New sleep drug Provigil generates controversy
Touted by some as a wonder drug that can replace sleep, a relatively new drug called Provigil has failed to win widespread support from the medical community as anything more than a treatment for some sleep disorders.
The drug, scientifically known as modafinil, was developed in France in the 1970s, but it was not tested in the United States until the 1990s.
In 1998, the U.S. Food and Drug Administration approved use of modafinil to treat narcolepsy, a disorder characterized by uncontrollable sleepiness. West Chester, Pa.-based pharmaceutical company Cephalon began marketing the drug domestically under the name Provigil in 1999.
Provigil seems to increase alertness and wakefulness not just in patients with narcolepsy, but also for people with other ailments that cause sleepiness or fatigue, like sleep apnea, multiple sclerosis, Parkinson's disease, bipolar disorder and depression.
Unlike stimulants like caffeine or amphetamines, Provigil appears to affect only certain parts of the brain, rather than the entire central nervous system.
Provigil's side effects are minimal; headache and insomnia are the most common, according to Dr. Glen Greenough, an assistant professor of psychiatry and neurology at Dartmouth who treats sleep disorders.
While the drug has not yet been approved to treat ailments other than narcolepsy, physicians may legally prescribe it "off-label" for other purposes.
Cephalon is eager to promote the drug for other uses, and has drawn fire by some in the medical community for its advertising to doctors, which included the suggestion, "Consider Provigil to improve wakefulness." Critics say such language encourages irresponsible prescriptions for non-approved uses.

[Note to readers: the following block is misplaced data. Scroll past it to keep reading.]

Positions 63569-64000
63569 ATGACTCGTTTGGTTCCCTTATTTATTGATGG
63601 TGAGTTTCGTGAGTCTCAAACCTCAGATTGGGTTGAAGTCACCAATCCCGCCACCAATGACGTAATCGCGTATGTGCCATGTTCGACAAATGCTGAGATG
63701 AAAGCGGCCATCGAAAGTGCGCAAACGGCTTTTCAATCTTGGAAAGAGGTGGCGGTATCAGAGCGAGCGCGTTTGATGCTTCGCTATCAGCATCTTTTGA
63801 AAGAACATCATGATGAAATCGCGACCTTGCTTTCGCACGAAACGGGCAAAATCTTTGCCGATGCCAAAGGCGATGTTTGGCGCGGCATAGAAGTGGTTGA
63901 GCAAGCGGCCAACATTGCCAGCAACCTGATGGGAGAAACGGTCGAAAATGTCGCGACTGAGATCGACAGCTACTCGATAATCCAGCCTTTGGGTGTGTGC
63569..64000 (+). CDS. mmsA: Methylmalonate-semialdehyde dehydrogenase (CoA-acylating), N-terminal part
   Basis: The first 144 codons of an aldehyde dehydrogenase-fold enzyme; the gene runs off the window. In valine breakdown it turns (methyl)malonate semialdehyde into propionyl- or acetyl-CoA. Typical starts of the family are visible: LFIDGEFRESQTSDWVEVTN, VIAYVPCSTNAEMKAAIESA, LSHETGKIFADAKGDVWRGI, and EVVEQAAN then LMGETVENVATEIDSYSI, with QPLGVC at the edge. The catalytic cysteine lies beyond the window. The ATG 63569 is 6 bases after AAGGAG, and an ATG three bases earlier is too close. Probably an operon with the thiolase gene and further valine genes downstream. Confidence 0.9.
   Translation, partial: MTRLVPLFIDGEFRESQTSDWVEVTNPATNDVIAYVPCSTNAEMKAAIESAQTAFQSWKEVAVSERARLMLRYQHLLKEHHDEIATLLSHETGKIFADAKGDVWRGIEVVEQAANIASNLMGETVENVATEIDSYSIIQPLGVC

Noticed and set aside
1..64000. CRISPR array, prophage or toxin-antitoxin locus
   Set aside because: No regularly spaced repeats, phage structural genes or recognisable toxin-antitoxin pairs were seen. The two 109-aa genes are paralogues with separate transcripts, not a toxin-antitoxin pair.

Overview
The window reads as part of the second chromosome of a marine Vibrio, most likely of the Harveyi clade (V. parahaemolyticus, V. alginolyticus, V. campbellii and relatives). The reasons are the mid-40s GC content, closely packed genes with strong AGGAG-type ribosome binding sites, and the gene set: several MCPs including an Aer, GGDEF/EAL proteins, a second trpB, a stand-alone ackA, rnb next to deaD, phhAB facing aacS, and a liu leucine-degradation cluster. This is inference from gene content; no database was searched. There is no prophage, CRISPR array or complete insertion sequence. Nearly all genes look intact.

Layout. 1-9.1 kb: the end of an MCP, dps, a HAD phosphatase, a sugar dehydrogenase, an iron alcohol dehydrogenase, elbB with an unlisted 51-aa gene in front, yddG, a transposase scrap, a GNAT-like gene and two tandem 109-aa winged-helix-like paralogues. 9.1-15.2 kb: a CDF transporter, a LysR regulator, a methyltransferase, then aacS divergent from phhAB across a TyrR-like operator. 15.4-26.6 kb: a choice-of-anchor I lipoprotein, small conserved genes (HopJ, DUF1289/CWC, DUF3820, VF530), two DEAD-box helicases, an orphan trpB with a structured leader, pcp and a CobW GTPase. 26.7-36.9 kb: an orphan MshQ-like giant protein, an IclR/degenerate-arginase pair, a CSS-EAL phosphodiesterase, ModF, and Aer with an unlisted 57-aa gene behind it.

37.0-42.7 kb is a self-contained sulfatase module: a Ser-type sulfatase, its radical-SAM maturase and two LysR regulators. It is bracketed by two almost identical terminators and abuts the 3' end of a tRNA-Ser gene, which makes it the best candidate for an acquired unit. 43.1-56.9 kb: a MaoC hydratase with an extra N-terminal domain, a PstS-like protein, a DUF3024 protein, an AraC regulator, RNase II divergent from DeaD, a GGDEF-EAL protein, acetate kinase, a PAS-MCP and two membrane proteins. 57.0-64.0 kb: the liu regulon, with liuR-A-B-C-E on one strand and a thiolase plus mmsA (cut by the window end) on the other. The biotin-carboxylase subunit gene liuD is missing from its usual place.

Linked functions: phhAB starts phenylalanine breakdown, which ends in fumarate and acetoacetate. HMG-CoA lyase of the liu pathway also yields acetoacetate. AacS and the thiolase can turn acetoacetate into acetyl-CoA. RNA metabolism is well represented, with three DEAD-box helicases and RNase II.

Cephalon has not, however, pressed the FDA to approve Provigil for over-the-counter use, and some doctors see that as unlikely.
"I would be very surprised if it were to go over-the-counter," said Oneil Bains, a doctor specializing in sleep disorders at Stanford University. "Drugs like this don't become over-the-counter because of the high abuse potential."
Although Provigil is not addictive and unlike stimulants may not even require "rebound sleep," Greenough said the effects of avoiding sleep are poorly understood.
What's more, he said, a drug may win FDA approval after success in a test group, but problems may still arise when more people take the drug.
Bains did see potential for limited use of the drug by people in positions that demand alertness, such as pilots, truck drivers and soldiers.
Studies conducted by the U.S. and Canadian governments have found that pilots taking Provigil were able to perform well on complex cognitive tasks even after days without sleep.
"Those kinds of uses are more responsible," Baines said. "With a college student that's sleep-deprived, you know the problem: they need sleep."
Dartmouth student Eugenia Albina '03 agreed, saying "The solution to sleepiness is sleep. [Provigil] just covers up the problem."
Albina said she would "never, ever, ever" take Provigil even if it were approved by the FDA.
Mike Angelicola '04, however, saw few problems with the drug. Sipping a large cup of coffee, he said he would use Provigil "maybe three times a week, if it meant I could get four hours of sleep instead of six."